How to do Remote Audits – Part 1: Objectives
We are in the middle of digital transformation, a process of continuous change based on digital technologies that are being developed at an ever faster pace. Digital technology is having a profound impact on the auditing industry and offers new opportunities to certification bodies and their clients. In this series of articles, we would like to give you a few pointers on how to do audits remotely.
First and foremost: is a remote audit the same as a regular audit, through a webcam? Definitely not! A remote audit is fundamentally different – different prerequisites, different audit methods, different challenges, different risks and different opportunities.
Done correctly, a remote audit can be a valuable addition to on-site audits. Internal audits, supplier audits and certification audits can all be done remotely – partially or entirely. By contrast, if a remote audit is not executed correctly, it does more harm than good, because it provides a false sense of assurance. Let’s look at the steps do it right!
In this series, we will focus primarily on audits of management systems (e.g. ISO 9001 for quality management systems, ISO 14001 for environmental management systems, ISO 45001 for OHS management systems, etc.). That being said, many of these points will be applicable to other kinds of audits, such as process audits, product safety audits and social audits.
- Part 1 – Remote Audit Objectives
- Part 2 – Is a Remote Audit the Right Choice? The Risk Assessment
- Part 3 – Determine the Method
- Part 4 – Determine the Technology
- Part 5 – How to Prepare a Remote Audit
- Part 6 – Tips for Remote Audit Execution
- Part 7- Remote Audit Reporting & Follow-Up
Step 1: Being Aware of the Audit Objective
Different types of audits will require different approaches to remote auditing. Typically, we distinguish three types of audit, each with their own objectives:
- First-party audit: this is an audit within your own organization, typically done by someone from within the organization. This is what is also called an internal audit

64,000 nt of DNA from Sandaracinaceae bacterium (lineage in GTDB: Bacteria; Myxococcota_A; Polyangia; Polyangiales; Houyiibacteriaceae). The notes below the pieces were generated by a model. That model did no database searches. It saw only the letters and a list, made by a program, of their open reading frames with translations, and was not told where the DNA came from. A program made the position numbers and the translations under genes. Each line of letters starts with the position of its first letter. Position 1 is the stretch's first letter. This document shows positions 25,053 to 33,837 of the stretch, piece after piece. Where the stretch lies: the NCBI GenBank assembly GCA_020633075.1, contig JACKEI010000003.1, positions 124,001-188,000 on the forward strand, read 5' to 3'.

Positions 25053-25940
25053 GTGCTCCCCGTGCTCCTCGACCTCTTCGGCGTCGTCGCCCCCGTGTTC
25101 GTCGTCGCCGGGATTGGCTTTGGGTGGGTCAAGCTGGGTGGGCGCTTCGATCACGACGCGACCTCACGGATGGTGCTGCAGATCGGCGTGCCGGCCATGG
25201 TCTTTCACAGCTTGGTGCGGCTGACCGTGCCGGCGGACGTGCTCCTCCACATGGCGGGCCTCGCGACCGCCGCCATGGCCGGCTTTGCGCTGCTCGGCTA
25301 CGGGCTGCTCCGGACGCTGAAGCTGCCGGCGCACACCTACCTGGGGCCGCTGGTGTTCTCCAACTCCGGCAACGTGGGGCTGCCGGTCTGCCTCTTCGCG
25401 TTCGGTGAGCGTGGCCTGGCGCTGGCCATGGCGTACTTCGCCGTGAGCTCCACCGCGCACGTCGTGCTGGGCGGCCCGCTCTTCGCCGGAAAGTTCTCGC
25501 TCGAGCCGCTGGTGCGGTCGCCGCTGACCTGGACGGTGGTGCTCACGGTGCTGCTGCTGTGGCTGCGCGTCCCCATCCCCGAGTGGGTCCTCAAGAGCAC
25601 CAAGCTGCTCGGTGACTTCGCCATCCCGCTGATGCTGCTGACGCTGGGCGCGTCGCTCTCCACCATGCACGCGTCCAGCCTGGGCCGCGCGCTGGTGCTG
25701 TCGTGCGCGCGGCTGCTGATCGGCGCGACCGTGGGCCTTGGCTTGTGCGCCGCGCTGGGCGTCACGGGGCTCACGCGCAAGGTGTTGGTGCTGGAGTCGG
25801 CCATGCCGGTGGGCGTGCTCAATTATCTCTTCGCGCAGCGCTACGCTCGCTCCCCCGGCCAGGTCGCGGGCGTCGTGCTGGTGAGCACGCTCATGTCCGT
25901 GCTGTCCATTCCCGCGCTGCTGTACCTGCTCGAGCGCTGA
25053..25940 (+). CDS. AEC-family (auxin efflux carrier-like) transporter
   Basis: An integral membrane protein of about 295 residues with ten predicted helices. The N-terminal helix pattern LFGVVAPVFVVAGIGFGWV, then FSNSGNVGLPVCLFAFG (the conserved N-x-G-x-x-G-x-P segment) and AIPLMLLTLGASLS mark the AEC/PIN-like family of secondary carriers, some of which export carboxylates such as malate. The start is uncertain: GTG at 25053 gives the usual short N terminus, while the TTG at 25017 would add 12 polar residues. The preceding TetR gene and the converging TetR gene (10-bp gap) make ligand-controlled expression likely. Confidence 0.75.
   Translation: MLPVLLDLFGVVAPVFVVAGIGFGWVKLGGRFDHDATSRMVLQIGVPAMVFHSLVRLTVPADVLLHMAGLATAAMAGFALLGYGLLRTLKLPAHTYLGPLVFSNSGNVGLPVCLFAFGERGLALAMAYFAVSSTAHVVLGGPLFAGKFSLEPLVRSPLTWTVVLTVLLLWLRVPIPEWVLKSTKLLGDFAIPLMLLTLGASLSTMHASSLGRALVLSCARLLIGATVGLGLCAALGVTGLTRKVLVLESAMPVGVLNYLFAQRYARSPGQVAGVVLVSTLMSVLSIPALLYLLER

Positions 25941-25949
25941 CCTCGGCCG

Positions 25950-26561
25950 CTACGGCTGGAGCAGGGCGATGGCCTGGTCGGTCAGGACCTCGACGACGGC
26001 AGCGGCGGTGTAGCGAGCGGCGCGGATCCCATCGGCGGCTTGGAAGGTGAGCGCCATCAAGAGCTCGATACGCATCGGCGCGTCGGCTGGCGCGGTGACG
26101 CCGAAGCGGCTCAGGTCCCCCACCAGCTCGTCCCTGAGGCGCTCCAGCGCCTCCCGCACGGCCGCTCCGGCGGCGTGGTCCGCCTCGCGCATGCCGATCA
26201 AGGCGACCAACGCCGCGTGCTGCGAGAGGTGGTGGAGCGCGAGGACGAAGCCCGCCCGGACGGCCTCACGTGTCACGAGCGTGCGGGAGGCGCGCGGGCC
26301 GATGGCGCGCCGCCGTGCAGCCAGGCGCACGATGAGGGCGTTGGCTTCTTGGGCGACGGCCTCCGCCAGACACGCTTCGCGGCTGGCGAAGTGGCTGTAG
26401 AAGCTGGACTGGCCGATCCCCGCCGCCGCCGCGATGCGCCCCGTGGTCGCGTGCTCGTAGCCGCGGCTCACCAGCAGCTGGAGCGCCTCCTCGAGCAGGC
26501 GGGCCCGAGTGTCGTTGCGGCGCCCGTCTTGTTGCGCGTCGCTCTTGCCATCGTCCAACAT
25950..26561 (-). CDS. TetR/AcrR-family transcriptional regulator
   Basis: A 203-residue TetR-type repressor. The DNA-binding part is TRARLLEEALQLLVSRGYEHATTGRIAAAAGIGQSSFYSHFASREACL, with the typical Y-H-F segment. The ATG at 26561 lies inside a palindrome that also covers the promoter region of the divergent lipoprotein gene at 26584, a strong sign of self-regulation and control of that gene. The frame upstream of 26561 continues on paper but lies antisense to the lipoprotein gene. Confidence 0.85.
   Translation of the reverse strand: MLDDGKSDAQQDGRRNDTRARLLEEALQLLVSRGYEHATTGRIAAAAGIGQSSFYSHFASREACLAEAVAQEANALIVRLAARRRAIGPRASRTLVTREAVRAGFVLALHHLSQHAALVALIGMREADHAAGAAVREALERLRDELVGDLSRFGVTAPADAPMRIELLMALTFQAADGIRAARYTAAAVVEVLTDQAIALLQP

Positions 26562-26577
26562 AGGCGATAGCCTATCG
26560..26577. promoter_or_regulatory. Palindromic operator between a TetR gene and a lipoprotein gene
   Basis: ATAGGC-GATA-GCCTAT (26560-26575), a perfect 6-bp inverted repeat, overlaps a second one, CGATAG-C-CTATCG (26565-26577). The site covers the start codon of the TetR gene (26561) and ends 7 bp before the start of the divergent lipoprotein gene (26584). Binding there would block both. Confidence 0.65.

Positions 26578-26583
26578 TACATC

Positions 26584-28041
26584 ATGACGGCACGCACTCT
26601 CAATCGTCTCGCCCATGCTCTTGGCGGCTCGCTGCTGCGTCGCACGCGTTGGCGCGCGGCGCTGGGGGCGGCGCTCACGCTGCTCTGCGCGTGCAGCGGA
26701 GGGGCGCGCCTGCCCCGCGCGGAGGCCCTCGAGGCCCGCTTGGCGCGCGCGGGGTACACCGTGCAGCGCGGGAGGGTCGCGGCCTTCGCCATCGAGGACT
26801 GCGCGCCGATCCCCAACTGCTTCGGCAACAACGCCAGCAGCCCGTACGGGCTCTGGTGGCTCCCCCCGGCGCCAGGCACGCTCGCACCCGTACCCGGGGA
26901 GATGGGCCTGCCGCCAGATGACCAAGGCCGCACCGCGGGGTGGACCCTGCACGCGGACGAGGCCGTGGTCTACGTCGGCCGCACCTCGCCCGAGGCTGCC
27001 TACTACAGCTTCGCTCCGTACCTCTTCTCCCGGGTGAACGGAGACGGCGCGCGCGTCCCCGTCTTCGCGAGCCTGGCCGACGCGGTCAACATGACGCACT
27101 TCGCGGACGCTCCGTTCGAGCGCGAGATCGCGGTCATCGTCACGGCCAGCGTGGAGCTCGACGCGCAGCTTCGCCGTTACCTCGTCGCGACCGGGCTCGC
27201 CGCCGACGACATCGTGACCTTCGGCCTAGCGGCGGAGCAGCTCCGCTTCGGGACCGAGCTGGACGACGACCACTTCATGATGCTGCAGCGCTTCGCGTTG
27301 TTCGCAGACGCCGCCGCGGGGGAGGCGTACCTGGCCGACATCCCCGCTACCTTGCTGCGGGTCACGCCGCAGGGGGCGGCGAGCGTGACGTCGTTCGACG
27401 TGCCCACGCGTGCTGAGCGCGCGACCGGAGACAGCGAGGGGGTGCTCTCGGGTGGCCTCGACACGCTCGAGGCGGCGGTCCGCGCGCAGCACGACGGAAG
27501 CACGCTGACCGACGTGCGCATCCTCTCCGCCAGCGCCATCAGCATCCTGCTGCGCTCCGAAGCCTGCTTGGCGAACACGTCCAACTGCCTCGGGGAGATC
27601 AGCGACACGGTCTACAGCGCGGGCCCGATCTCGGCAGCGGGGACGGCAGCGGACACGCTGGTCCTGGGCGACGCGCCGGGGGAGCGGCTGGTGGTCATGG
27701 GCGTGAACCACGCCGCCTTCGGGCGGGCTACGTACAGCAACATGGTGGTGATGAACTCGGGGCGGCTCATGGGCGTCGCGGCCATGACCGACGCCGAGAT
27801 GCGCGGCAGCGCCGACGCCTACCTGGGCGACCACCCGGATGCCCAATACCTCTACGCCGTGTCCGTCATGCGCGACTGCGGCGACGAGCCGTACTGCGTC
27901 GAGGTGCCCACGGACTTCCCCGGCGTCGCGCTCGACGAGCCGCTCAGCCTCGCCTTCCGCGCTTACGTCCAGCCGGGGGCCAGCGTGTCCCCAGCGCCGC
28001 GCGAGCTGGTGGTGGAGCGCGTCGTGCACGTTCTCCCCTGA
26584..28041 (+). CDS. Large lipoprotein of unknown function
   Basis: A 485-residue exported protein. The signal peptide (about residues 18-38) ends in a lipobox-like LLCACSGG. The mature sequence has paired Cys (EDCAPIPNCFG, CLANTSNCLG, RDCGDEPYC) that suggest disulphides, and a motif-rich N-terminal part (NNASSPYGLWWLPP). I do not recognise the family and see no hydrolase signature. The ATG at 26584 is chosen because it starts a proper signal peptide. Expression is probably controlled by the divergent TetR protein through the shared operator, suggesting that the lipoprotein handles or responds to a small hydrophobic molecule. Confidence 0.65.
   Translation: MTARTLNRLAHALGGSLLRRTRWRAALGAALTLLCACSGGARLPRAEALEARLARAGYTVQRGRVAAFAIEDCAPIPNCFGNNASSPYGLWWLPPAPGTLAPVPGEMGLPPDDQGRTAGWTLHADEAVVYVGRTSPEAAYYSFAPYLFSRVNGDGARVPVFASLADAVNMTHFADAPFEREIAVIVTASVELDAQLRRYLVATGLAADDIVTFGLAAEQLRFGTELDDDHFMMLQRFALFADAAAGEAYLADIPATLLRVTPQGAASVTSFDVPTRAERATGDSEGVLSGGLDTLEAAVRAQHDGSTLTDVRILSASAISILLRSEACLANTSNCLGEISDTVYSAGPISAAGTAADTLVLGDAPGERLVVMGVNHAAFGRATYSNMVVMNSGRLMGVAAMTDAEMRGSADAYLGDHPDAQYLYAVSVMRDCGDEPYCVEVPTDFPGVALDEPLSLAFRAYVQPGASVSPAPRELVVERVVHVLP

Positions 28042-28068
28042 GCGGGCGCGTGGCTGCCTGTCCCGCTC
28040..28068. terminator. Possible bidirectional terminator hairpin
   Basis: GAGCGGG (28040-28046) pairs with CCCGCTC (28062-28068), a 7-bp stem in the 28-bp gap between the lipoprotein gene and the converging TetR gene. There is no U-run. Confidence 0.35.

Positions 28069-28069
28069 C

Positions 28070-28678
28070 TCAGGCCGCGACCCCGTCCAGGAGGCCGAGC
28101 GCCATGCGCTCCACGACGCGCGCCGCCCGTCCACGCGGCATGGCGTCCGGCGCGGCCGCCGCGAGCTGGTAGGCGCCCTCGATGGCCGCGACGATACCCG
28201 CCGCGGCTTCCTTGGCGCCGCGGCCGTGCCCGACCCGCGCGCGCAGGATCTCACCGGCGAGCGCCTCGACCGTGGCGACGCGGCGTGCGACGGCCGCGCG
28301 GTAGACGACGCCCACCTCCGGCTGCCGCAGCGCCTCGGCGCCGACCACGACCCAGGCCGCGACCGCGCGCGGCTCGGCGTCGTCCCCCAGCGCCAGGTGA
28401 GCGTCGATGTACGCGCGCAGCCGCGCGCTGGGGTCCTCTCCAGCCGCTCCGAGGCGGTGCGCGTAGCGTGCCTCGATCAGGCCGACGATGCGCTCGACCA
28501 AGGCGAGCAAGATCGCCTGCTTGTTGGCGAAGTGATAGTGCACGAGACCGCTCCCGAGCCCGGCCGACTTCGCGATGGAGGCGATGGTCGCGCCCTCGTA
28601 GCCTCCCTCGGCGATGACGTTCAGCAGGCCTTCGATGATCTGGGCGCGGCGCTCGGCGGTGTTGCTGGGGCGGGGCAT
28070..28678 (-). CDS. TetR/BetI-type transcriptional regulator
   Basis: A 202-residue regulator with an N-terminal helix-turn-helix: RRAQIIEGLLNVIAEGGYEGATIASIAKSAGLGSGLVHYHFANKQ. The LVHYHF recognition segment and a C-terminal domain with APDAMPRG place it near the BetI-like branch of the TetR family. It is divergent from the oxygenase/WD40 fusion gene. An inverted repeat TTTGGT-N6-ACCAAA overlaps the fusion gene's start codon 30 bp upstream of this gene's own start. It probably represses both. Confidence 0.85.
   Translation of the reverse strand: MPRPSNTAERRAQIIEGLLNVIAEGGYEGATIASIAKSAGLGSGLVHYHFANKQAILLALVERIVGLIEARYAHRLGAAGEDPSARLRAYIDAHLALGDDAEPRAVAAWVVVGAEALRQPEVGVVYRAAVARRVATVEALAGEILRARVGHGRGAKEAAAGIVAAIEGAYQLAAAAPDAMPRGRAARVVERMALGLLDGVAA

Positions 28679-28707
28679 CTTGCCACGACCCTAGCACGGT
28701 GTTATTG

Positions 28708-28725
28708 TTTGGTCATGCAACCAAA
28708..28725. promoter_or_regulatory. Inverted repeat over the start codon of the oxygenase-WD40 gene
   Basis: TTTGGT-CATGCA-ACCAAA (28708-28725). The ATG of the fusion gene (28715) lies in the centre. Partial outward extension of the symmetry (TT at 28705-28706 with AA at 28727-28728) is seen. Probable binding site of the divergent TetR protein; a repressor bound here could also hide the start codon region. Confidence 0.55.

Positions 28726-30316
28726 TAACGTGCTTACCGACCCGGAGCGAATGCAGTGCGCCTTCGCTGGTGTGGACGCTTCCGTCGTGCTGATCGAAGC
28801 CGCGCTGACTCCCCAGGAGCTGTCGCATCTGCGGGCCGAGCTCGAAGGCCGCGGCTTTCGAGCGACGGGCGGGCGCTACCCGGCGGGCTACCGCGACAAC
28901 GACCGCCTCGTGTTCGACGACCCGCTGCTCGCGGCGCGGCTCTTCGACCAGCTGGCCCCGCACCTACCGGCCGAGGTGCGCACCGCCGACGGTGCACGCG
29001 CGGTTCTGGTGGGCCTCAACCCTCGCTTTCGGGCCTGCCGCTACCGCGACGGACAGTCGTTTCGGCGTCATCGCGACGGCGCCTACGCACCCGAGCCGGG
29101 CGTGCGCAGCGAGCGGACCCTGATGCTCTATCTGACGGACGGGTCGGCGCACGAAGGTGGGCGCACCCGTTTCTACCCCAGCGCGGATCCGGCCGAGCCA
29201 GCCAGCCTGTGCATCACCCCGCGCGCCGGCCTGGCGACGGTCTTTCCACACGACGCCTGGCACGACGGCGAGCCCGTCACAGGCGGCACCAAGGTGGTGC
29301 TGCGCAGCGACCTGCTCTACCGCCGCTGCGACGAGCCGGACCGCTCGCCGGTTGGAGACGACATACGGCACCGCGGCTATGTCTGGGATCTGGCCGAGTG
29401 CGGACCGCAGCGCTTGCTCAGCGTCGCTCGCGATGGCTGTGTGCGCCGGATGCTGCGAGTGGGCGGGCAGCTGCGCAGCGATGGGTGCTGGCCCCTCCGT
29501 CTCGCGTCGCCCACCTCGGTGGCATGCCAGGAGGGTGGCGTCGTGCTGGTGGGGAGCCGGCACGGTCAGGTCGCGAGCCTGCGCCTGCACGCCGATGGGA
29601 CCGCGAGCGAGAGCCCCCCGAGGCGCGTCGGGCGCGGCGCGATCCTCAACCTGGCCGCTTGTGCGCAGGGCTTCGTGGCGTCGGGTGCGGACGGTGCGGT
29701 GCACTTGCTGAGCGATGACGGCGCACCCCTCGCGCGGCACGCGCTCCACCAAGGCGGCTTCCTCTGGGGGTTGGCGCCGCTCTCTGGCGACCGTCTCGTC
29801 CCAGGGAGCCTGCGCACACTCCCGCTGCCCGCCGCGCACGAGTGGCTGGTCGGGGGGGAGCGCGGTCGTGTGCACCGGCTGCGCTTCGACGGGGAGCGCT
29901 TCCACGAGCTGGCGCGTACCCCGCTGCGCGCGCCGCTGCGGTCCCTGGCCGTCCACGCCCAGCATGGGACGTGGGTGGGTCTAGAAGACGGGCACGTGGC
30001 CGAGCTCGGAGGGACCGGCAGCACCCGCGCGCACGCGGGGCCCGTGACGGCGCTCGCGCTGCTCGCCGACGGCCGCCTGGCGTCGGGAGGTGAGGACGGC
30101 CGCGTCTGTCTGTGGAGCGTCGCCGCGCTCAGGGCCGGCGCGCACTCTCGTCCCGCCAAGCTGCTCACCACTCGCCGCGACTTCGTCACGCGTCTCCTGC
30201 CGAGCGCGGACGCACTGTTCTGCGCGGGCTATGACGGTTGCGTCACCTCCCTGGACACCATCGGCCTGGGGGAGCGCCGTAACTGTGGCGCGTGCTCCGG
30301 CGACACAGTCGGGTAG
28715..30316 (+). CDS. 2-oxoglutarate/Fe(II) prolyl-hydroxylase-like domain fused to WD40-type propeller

- Second-party audit: audit performed by a customer, business partner or contractor, usually based on their requirements. Sometimes audit companies do these on behalf of this second party. These are often referred to as supplier audits
- Third-party audit: audit performed by an independent party against a recognized standard. These are usually certification audits.
Whether a remote audit is even a possibility, will depend on the nature of the audit.
- Internal audits: Because internal audits are for internal use, you are free to determine whether a remote audit will enable you to achieve the audit objectives. It is however recommended practice to conduct internal audits as per the guidelines of ISO 19011. This means that remote internal audits are possible, but as explained in the second article of this series, the risks need to be considered.
- Supplier audits: Whether a remote audit is a possibility will depend on the instructions of the buyer. DQS has various solutions for remote supplier audits.
- Certification audits: For the certification of management systems, the use of remote audits has been limited to document reviews. During the COVID-19 pandemic, however, accreditation bodies and certification bodies have worked together to allow remote audits after a positive risk assessment (see step 1). All certification bodies must comply with MD 4:2018 of the International Accreditation Forum (IAF).
In some cases, however, a remote audit may be possible, but not desirable, because it may not be effective enough. In Part 2 of this series, we will take a look at this risk assessment.